Tribal partnership with forest service expands restoration projects

Hundreds of potentially hazardous trees are finding new purpose in restoration projects, thanks to a partnership between North Sound tribes and the Mount Baker-Snoqualmie National Forest.

The National Forest regularly assesses trees in developed recreational sites, removing those that are diseased or otherwise in danger of falling. Trees that are close enough to a stream or river are placed directly into the water. Others are being donated to North Sound tribes for salmon habitat restoration projects in Whatcom, Skagit and Snohomish counties.

“This is a great win-win opportunity,” said Peter Forbes, Darrington district ranger for the forest. “We are making our recreation areas safer for visitors while also offering a valuable resource for habitat improvement. This is a critical partnership.”

The partnership began in 2013, with 40 logs donated to the Nooksack Indian Tribe’s engineered logjam projects in the Wildcat reach of the North Fork Nooksack River. An additional 23 logs were donated in 2015 for the tribe’s Farmhouse reach project. The tribe has continued to partner with the forest service and is working to acquire logs for upcoming and future North Fork Nooksack projects.

In the Skagit watershed, the Skagit River System Cooperative (SRSC) provided the crew to transport cut hazard trees to two projects so far. The wood restored 2,000 feet of fish habitat in Cumberland Creek, completed in January 2014, and more than 100 logs have been donated to the ongoing Illabot Creek restoration.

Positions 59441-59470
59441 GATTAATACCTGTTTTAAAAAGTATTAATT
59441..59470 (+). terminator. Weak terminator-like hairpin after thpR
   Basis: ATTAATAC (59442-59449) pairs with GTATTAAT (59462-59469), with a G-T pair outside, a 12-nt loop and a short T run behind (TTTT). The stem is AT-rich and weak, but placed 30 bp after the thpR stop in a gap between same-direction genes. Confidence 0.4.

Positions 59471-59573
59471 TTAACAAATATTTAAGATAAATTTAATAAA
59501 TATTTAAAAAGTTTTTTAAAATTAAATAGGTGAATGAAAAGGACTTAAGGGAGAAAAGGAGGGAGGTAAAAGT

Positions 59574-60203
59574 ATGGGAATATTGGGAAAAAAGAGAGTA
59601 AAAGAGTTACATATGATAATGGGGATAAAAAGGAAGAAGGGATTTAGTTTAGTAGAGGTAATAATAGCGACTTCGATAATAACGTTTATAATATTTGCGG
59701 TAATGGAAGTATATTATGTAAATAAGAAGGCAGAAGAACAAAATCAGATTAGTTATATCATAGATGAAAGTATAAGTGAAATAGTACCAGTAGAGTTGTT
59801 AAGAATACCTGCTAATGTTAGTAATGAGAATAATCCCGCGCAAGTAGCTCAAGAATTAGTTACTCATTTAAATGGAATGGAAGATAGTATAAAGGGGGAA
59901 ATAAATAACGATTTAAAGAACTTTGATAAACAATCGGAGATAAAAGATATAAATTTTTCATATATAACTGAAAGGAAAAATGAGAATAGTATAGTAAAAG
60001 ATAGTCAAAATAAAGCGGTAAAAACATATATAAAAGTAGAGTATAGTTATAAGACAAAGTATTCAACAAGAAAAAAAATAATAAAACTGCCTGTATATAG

The National Forest also is planning to contribute logs to some of the Stillaguamish Tribe’s upcoming restoration projects.

“The Forest Service is invested in salmon recovery and wants to help enhance projects that the North Sound tribes have identified as priorities for salmon recovery,” said Erin Uloth, Mount Baker district ranger.

The logs include 40-foot-long Douglas fir, hemlock and cedar trees with diameters 24 inches and larger.  Because of the sheer abundance of sizable logs, engineers have been able to expand the logjam designs to increase habitat benefits at little or no additional cost.

“With the especially large logs donated by the Forest Service, we will be including larger habitat structures than originally planned for the Illabot Creek project, and these logs also help meet our grant match requirements,” said Devin Smith, SRSC senior restoration ecologist. “With this partnership the Forest Service is making a valuable contribution to salmon recovery.”